Bishop says state of emergency not enough to protect Egypt’s Copts

The Egyptian government needs to do more to protect the country's Coptic Christians from a "wave of persecution" following bombings that killed dozens during the church's most solemn week of the year, a senior bishop said.

Bishop Macarius, head of the Coptic diocese in Minya, south of Cairo, was skeptical that a state of emergency imposed after the Islamist attacks on Palm Sunday was adequate security and said the church wanted further guarantees.
Copts make up about 10 percent of the 92-million population of mostly Muslim Egypt and are the region's largest Christian denomination, with a nearly 2,000-year-old history in the country.
The Coptic church in Egypt will mark Easter in a subdued fashion, Macarius said, with the usual prayers and religious observances but none of the celebrations and visits from dignitaries that would normally enliven the day.
"We can consider ourselves in a wave of persecution, but the church has gone through a lot in 20 centuries," the bearded Macarius told Reuters in an interview.
"There are waves of persecution. It reaches to the highest point like a pyramid and then it goes down again," the bishop said on Wednesday. "We are at a very high point."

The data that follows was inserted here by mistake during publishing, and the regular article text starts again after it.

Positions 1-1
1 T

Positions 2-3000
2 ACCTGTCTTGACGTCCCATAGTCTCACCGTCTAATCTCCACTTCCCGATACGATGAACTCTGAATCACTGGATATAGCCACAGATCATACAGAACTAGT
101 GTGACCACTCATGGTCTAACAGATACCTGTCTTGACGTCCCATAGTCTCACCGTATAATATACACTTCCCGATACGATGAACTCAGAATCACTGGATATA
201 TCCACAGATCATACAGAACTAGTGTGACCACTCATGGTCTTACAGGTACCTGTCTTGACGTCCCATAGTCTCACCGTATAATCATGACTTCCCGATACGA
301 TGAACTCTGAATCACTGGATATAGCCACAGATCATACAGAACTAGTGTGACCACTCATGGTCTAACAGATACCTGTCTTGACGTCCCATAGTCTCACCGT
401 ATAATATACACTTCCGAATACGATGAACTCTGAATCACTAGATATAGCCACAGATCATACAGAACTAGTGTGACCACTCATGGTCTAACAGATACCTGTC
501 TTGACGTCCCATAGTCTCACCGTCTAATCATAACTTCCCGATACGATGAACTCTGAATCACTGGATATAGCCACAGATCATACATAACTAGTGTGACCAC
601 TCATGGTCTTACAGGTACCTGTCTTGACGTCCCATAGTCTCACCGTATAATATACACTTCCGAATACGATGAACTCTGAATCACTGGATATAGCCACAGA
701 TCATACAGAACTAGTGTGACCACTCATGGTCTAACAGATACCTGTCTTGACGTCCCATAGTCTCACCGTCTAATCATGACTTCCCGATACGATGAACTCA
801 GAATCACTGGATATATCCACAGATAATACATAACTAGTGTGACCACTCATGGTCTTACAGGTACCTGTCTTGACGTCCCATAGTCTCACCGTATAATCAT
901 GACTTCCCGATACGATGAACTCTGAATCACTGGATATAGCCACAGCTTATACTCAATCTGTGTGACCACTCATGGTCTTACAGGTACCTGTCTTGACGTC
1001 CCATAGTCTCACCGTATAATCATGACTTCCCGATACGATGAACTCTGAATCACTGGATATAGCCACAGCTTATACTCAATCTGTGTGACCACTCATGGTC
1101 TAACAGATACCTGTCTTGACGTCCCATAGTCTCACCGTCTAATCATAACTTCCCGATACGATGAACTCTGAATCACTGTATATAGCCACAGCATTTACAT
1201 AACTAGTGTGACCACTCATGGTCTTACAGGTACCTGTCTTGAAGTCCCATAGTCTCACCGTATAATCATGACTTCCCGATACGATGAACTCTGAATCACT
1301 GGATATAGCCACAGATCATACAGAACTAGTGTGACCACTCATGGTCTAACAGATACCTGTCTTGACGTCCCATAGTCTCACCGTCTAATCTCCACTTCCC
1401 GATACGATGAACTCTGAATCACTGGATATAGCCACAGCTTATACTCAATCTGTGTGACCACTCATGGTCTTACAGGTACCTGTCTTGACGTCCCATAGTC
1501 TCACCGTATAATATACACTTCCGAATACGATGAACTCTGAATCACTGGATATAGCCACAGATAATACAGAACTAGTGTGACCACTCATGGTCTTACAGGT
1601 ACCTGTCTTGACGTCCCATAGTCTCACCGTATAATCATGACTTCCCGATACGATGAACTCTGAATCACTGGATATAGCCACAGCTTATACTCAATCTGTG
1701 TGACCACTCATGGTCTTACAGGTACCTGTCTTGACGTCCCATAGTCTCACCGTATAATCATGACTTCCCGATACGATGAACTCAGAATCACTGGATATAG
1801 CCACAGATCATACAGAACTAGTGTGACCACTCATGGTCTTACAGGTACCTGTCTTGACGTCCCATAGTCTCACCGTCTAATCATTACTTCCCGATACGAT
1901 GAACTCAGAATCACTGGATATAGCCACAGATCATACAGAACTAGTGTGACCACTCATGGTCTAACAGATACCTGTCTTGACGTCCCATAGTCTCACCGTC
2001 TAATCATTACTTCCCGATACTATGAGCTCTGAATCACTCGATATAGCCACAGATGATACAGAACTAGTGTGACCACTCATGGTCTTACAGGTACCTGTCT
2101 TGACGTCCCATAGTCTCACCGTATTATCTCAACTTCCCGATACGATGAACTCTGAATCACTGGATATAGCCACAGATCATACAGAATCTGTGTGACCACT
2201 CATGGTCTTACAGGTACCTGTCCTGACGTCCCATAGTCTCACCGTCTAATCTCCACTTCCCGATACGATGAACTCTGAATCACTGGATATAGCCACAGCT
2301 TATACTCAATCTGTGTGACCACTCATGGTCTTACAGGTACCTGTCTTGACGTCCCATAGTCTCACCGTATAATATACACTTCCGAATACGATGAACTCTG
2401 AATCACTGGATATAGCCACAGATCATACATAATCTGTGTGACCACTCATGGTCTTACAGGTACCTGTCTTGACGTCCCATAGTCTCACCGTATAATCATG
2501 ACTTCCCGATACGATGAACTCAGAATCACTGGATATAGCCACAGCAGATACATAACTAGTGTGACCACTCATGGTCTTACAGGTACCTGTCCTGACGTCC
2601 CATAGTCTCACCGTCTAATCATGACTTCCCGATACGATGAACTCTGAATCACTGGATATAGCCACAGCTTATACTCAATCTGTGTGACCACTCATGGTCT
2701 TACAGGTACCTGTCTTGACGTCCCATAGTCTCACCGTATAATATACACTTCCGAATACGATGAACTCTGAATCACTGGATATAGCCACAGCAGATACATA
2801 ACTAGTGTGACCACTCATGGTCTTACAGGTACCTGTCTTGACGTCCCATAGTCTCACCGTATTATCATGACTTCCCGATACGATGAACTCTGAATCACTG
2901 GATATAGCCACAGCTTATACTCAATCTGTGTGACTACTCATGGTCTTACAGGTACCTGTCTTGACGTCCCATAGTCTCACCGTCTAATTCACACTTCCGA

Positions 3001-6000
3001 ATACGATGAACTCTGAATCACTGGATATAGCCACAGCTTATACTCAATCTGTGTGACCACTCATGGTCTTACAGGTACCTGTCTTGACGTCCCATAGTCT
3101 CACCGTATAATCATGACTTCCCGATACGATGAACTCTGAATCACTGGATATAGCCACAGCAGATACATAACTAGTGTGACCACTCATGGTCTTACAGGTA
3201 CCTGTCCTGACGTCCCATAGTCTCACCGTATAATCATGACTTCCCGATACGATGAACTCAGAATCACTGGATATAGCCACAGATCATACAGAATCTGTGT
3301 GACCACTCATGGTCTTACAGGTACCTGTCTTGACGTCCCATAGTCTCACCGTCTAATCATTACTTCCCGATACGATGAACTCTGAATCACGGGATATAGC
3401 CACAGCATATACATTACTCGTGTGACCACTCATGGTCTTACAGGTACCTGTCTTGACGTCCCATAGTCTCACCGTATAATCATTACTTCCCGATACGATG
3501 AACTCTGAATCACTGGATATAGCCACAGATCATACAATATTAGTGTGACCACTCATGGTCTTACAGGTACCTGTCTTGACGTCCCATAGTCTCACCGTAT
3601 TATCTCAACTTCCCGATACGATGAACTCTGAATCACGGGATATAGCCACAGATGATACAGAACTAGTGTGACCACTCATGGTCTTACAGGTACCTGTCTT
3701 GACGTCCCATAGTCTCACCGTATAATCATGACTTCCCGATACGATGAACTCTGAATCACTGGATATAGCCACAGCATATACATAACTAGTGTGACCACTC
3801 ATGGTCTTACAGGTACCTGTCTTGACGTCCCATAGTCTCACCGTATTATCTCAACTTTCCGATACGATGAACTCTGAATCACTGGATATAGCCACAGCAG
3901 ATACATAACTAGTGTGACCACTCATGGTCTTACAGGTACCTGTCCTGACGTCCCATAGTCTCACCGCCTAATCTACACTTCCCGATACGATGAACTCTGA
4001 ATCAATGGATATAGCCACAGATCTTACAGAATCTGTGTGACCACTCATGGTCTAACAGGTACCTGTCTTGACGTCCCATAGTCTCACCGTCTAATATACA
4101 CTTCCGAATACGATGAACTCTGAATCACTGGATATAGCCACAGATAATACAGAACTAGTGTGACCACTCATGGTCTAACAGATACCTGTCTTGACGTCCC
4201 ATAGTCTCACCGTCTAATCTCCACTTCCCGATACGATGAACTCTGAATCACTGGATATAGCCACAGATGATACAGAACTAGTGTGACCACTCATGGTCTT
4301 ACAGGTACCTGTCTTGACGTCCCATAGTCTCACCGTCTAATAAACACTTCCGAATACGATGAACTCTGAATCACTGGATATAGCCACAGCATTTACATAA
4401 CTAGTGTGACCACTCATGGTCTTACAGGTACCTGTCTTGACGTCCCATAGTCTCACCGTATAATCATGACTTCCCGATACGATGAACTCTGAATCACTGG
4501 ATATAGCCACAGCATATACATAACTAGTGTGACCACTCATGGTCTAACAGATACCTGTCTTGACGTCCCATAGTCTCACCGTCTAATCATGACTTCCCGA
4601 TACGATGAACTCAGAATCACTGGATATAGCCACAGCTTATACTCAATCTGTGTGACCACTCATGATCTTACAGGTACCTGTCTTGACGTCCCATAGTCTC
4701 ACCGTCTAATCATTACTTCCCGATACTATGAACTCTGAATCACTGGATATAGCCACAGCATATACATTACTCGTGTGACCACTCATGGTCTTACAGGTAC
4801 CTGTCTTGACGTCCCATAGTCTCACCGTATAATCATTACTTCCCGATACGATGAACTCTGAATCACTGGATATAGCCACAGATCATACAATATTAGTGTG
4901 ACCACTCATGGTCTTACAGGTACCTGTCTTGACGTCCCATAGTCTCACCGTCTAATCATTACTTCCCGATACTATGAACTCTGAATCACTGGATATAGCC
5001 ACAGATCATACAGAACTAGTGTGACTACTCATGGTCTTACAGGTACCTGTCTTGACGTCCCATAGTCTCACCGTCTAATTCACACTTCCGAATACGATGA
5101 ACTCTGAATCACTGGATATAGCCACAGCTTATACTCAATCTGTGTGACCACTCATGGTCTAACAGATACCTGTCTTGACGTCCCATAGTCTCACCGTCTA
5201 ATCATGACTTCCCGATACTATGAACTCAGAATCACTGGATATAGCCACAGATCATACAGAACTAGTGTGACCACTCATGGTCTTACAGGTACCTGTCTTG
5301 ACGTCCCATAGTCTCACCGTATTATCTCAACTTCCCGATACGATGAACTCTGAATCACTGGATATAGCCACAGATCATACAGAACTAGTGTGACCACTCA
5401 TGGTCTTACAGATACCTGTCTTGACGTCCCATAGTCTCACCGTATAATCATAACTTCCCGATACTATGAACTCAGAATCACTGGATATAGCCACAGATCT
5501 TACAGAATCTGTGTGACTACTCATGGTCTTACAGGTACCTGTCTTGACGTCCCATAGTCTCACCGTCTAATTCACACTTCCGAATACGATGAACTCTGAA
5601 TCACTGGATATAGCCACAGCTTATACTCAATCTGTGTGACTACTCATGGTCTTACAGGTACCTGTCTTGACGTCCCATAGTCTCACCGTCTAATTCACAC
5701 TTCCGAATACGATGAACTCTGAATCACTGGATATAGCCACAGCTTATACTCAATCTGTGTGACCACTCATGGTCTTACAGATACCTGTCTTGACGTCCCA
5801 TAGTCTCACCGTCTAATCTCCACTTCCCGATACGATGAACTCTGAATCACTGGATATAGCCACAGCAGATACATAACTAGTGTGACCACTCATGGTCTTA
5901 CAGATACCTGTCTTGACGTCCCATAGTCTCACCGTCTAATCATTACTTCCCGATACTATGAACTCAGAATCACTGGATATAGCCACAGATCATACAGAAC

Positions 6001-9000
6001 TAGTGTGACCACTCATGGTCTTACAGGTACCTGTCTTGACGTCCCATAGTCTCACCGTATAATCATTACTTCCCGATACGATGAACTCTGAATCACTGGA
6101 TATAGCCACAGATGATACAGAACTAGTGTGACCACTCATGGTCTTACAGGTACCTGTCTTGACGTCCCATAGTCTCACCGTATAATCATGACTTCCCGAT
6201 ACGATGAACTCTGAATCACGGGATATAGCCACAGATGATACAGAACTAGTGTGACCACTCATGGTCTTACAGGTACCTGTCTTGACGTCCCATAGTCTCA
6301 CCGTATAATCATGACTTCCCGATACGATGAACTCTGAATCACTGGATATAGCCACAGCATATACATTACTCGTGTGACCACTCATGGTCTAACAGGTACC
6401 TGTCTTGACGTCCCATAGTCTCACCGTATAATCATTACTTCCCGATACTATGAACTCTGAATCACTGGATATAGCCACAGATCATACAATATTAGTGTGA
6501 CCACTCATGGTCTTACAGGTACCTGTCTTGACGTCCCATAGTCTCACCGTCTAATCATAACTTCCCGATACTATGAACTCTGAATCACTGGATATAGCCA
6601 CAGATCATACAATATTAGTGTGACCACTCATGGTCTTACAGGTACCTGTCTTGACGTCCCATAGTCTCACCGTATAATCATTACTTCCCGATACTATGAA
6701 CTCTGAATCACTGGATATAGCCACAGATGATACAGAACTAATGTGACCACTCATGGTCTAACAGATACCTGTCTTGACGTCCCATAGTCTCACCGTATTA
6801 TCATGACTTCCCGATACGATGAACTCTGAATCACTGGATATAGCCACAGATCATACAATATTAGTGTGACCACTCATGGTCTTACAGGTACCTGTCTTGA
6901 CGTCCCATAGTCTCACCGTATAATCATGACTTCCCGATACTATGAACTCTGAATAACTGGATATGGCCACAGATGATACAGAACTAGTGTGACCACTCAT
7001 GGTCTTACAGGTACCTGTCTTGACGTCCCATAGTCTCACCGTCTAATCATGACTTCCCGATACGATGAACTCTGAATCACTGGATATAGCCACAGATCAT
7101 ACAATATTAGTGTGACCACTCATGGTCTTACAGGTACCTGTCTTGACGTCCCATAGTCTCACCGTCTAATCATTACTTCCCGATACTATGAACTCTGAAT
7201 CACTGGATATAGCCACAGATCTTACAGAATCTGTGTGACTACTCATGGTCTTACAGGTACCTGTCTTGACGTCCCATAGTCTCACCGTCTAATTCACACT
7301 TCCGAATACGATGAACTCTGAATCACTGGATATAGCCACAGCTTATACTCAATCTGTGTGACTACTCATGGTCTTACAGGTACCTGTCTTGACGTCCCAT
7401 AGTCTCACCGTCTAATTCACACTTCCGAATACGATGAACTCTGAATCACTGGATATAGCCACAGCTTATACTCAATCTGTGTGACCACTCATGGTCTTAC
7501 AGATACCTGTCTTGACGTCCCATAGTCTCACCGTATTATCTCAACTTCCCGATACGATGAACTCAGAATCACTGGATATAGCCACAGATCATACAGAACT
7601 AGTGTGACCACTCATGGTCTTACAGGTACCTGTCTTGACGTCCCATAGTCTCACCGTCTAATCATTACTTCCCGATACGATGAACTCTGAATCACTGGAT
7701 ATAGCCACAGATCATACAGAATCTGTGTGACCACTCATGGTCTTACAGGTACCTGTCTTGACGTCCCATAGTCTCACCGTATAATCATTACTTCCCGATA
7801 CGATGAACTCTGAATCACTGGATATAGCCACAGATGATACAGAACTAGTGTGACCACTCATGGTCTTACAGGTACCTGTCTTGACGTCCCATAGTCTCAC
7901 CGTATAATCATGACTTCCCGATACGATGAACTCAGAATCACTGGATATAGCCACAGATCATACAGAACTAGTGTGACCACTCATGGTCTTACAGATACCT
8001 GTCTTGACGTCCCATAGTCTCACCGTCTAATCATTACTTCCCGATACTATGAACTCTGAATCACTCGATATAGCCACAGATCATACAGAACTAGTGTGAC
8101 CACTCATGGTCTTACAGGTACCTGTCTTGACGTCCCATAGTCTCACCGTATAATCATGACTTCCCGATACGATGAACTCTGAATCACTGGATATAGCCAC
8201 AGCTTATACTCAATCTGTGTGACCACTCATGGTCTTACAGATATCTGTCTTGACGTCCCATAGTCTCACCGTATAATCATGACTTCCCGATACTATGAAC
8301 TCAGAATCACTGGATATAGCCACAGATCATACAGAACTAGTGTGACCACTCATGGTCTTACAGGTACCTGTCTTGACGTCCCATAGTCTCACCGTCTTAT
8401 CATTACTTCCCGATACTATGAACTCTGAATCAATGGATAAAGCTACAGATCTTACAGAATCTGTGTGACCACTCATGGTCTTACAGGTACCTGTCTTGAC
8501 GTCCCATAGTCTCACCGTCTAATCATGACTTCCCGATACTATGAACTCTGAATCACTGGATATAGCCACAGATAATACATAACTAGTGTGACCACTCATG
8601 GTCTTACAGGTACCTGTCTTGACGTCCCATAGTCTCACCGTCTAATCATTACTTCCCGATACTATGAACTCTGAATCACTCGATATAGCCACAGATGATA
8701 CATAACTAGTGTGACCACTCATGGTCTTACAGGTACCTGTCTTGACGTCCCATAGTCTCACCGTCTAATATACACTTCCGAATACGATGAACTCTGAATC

The bombings that killed 45 in Alexandria and Tanta last Sunday followed a series of sectarian attacks against the Copts and came days before Pope Francis is due to make his first visit to Egypt on April 28-29.
The attacks, claimed by Islamic State, represent a challenge to President Abdel Fattah al-Sisi, who has pledged to protect the Copts as part of his campaign against extremism. Sisi visited Coptic Pope Tawadros in Cairo on Thursday to express his condolences.
Although Copts have suffered attacks before from their Muslim neighbors, who have burnt their homes and churches in rural areas, the community has felt increasingly insecure since Islamic State has spread through Iraq and Syria and started targeting Christians.
After the Palm Sunday attacks, Sisi's government introduced a three-month state of emergency which gives it sweeping powers to act against what it calls enemies of the state.
Prime Minister Sherif Ismail said the step was essential to combating what he called terrorist groups bent on undermining the country.

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